Hot seat: Newcastle Jets captain Ruben Zadkovich. Photo: Max Mason-Hubers
For a player who boasts a reputation as the walking definition of white-line fever, Ruben Zadkovich is remarkably polite on this side of the fence. Even a bit charming.
It contrasts with the image of Zadkovich as a hot-headed fighter and a cold-blooded tackler, a stereotype that has dogged him. Unquestionably talented but utterly reckless.
But in the past year something has changed. Zadkovich's image is being overhauled, not least by the man himself.
Now he's captain of Newcastle, their No.1 midfielder and a target for overseas clubs who covet his new style: still tough, but tireless and smart.
He'll lead the Jets out at Allianz Stadium on Friday night in the season-opening clash bearing a responsibility to lead to his side – sans star English pair Emile Heskey and Michael Bridges – to victory. It's a burden he relishes.
“The hard work side of the game has always come naturally to me, and I think the coaching staff realised that work ethic could translate into leadership,” he said. “I really embraced it when they raised it with me, and it went a long way in my own personal performance. I had the armband for the first time, and felt at home with it pretty quickly.”
Those who watched Newcastle at close quarters raved about Zadkovich's displays last season, particularly those times when he seemed to single-handedly drag the Jets through difficult spells in several matches.
“It was a great year for me on a personal level,” he said. “Consistency is probably something I found for the first time last year, which was something I was proud of.”
Given he's 27, why did that consistency come so late?
“I played one in position all year, and that made a huge difference. The same exact position every game gave me real confidence,” he said. “The biggest lesson I learnt is while it's great to be versatile and to help the team, to give the most of yourself it's a lot easier when you're playing in the one position.”
For those who were surprised to see Zadkovich dragged in from out wide, don't be. It's actually his natural place.
“I've always been a central midfielder – that was my place when I signed at QPR and Notts County. It wasn't until I signed with Sydney FC that I was moved wide,” he said. “But they already had Ufuk Talay and Steve Corica in the middle, even Dwight Yorke, and so I was forced onto the right or left. I ended up playing right-back, and while I look back on those days fondly, it probably wasn't the best for me in hindsight. It's nice this role is now my own at Newcastle.”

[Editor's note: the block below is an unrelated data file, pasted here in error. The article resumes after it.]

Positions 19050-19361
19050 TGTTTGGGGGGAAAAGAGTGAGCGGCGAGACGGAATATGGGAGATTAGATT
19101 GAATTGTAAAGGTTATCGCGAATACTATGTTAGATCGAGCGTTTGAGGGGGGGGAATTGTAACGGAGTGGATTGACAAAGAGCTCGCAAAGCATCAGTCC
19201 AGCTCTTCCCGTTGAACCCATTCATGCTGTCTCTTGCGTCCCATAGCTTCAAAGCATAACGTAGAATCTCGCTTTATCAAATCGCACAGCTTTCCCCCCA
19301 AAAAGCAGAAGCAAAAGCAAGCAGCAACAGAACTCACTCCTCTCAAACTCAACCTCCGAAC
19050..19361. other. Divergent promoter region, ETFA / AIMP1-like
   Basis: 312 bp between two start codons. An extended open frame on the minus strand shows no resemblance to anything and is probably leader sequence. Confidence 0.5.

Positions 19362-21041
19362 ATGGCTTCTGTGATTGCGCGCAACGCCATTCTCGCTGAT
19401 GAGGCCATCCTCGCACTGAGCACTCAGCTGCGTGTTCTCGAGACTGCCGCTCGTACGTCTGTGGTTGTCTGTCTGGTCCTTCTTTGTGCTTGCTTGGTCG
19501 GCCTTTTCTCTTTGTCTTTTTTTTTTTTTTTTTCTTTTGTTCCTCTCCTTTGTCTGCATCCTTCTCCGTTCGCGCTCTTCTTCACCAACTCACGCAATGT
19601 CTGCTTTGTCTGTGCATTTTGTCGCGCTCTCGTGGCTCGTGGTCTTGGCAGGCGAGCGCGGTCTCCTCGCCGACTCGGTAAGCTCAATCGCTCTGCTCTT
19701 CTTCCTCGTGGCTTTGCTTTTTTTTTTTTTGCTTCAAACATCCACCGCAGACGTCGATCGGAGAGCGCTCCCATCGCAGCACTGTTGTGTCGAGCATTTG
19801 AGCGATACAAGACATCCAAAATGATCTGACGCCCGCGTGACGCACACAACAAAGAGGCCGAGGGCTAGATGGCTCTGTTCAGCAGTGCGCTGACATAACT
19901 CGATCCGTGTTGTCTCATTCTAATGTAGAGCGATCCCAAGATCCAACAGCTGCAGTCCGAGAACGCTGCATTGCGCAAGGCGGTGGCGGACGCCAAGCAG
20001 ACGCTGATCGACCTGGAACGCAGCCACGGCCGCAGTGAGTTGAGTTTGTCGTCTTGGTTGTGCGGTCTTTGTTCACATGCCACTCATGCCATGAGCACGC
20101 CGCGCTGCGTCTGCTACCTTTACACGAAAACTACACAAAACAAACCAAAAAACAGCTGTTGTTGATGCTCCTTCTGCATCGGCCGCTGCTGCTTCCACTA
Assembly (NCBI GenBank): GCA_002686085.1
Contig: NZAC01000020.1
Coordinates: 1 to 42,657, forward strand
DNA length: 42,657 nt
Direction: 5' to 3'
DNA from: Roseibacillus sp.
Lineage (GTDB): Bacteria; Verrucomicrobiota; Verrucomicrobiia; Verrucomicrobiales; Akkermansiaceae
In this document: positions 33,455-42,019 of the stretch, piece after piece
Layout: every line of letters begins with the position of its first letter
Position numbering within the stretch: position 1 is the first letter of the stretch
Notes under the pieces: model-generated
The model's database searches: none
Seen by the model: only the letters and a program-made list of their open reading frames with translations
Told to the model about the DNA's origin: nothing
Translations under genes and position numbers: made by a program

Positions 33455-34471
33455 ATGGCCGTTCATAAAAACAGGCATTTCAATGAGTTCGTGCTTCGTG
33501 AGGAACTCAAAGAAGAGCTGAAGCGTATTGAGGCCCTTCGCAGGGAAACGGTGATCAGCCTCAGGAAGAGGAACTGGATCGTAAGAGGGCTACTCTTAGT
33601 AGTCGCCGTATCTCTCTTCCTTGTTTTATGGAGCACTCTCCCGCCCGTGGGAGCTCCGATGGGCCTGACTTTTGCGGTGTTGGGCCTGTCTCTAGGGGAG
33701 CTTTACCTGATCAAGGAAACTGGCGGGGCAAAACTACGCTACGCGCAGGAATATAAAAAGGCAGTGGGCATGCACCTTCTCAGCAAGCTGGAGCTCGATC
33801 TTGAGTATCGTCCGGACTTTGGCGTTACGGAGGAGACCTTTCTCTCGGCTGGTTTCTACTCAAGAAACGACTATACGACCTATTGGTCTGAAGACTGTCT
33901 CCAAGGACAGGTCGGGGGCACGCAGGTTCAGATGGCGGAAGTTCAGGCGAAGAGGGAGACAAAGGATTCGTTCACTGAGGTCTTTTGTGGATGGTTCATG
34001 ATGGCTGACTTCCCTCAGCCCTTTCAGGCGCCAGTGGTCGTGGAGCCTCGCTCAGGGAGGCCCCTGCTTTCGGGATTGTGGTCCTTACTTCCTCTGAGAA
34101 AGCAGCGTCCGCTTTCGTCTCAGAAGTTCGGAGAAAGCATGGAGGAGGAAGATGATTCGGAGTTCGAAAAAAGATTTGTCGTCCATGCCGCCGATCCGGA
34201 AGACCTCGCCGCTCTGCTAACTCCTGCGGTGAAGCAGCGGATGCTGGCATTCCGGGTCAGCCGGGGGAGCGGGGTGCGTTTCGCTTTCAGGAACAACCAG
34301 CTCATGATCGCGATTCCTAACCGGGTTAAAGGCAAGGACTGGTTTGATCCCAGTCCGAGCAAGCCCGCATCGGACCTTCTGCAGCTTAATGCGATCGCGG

Like many ex-Sydney players, there's plenty of vitriol directed his way when he returns to town. But as he doesn't mind giving it back, Allianz Stadium has become a sea of insults.
“I really like coming back here and playing. The atmosphere here with their fans is great, especially now [Alessandro] Del Piero is here, and they love to give me stick,” he said. “But I actually really enjoy it. I think it just adds to the whole occasion and it fires me on.”
If the Jets are any hope of defeating Sydney, Zadkovich knows it will be one of his jobs to cut the supply line to the Italian star.
“As much as I'm in awe of Del Piero and what he does, on the field I'll just be trying to treat him as another player,” he said. “It's tough to know how to play him because he's probably come up against everything in his whole career. Some would have tried to be physical, some would have tried to give him space, he's had it all. But if we focus too much on shutting him down, I think it could be detrimental to ourselves. We can't ignore him, but need to be smart about how we play him. Not giving away free kicks in dangerous areas would be a start.”
Few critics tip the Jets to finish in the top six this season but Zadkovich feels a good start could help them upset the apple cart.
“We're trying to be realistic this year and we're setting ourselves two main goals. First, obviously, is to make the finals,” he said. “We definitely feel we've fallen short in recent years because of consistency or club disruptions. But we're settled now and have a stronger squad. Our second goal? Make the top four, get a home final, and give this city the team it deserves.”